Indoor Localization Systems for Unmanned Systems using Ultra Wideband technology, Inertial Sensors and Vision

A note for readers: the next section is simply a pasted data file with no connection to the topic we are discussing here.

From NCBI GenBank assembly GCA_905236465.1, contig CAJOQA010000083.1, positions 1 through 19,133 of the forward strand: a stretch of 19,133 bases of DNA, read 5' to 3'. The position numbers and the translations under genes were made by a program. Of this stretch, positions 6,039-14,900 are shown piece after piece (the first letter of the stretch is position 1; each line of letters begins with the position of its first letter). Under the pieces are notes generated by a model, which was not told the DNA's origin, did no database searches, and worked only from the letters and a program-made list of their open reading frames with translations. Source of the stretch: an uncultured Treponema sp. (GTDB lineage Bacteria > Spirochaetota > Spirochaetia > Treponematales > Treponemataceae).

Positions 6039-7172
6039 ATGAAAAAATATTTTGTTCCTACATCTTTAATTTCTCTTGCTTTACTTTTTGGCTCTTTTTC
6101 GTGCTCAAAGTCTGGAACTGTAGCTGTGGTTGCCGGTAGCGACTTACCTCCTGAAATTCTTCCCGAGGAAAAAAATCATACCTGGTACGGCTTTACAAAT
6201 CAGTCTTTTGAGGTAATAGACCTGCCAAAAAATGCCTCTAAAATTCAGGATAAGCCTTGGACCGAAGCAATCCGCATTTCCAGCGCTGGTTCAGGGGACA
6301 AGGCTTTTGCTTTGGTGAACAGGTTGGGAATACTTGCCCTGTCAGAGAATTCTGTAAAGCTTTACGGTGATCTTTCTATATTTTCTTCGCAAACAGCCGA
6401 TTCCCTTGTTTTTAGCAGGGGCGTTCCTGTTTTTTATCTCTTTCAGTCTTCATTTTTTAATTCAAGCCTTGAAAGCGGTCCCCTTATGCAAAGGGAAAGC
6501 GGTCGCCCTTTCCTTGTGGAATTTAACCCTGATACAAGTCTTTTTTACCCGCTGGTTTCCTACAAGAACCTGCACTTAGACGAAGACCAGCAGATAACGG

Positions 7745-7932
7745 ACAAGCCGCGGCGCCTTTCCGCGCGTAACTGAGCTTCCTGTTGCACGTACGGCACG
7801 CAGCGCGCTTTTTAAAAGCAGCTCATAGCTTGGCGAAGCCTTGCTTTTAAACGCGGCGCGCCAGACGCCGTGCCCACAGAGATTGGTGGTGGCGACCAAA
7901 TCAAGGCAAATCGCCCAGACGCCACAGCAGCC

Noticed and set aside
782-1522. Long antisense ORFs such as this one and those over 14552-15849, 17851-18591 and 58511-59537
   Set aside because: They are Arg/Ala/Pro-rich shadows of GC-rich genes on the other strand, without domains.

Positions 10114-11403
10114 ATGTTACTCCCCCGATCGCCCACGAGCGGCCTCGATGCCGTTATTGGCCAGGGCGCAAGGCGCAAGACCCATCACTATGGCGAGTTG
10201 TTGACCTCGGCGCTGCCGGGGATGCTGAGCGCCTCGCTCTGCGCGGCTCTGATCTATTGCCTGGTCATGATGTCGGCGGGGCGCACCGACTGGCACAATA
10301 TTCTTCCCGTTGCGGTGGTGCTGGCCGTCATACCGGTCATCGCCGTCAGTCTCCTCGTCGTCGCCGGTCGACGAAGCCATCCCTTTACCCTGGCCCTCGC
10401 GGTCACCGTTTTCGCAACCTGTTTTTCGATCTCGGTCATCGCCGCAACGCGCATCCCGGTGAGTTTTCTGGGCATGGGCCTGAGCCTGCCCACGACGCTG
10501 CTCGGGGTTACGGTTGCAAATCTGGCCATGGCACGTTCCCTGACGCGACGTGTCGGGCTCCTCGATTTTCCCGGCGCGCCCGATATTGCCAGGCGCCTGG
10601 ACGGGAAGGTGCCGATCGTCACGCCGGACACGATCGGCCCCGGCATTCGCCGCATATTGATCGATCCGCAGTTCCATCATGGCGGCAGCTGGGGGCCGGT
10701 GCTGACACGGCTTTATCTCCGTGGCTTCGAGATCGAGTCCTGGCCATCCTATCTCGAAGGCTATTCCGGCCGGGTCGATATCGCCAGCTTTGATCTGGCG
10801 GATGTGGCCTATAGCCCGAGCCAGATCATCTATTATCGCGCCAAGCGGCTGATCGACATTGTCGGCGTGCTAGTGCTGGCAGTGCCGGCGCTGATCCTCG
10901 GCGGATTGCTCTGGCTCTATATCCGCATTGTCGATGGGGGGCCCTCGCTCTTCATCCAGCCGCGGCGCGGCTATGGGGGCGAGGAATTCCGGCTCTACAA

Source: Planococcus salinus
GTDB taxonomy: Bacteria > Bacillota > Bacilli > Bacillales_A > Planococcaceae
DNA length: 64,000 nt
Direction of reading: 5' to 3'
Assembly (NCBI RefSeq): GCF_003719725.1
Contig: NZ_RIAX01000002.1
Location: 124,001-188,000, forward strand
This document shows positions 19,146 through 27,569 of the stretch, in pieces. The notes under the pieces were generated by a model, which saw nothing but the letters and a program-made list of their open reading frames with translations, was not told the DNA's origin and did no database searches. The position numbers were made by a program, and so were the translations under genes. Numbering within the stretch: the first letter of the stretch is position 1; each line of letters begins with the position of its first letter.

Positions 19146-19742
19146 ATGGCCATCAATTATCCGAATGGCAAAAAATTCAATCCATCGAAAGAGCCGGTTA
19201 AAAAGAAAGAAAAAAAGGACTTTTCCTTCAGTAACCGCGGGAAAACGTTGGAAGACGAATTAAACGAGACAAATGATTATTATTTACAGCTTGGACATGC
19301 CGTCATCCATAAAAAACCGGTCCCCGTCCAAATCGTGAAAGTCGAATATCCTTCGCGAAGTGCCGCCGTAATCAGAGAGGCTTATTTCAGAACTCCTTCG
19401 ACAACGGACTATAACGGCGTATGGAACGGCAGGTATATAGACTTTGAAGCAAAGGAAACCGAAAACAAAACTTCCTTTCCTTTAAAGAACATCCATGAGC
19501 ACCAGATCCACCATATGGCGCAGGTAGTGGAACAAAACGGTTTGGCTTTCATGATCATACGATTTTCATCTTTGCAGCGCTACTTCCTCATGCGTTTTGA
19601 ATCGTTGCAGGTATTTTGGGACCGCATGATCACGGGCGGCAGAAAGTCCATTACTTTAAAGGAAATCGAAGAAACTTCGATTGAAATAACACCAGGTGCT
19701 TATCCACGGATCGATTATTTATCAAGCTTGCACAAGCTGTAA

Introduction: The localization and navigation of UAV in indoor environments is still an open problem. Although outdoor positioning of UAVs has greatly benefited from GPS technology, GPS-based localization remains impractical in closed environments due mainly to the high attenuation of GPS signals. Several ranging technologies are available for indoor positioning, but most of them lack especially in the accuracy for position and rate of position estimation. In our research we wanted to provide a precise and fast localization system for autonomous navigation of UAVs in indoor environments. In the first stage of the project, we analyzed several ranging techniques. Among all the analyzed technologies, we selected UWB (Ultra-Wide Band) ranging technology thanks to its high accuracy in indoor position estimation. However, we found that some limitation of the UWB are the low rate with which the position estimation is provided and the lower accuracy on vertical axis (due to reflection of the signal on the ground), compared to the horizontal plane. Because of the need to provide both precise and fast localization of unmanned systems in indoor environments, in this project we investigated the use of Ultra-WideBand technology, in conjunction with inertial sensors and vision sensors, for the development of high-accuracy and high-rate localization algorithms. We wanted to overcome the limitation in the position rate of the UWB exploiting the fast rate of inertial sensors. Based on our experimental results, we found that the integration of UWB with inertial data and vision data as additional aiding in the sensor fusion algorithm overcome the limitation and allows a centimeter-level precision position-estimation necessary to carry out the critical task of autonomous landing. We found that the integration of UWB ranging with inertial data and vision data allows a precise localization of the UAV during normal navigation and particularly during the critical task of autonomous landing. These localization algorithms based on well-known sensor fusion algorithms have been developed on real hardware (embedded computers) and successfully tested in real scenarios.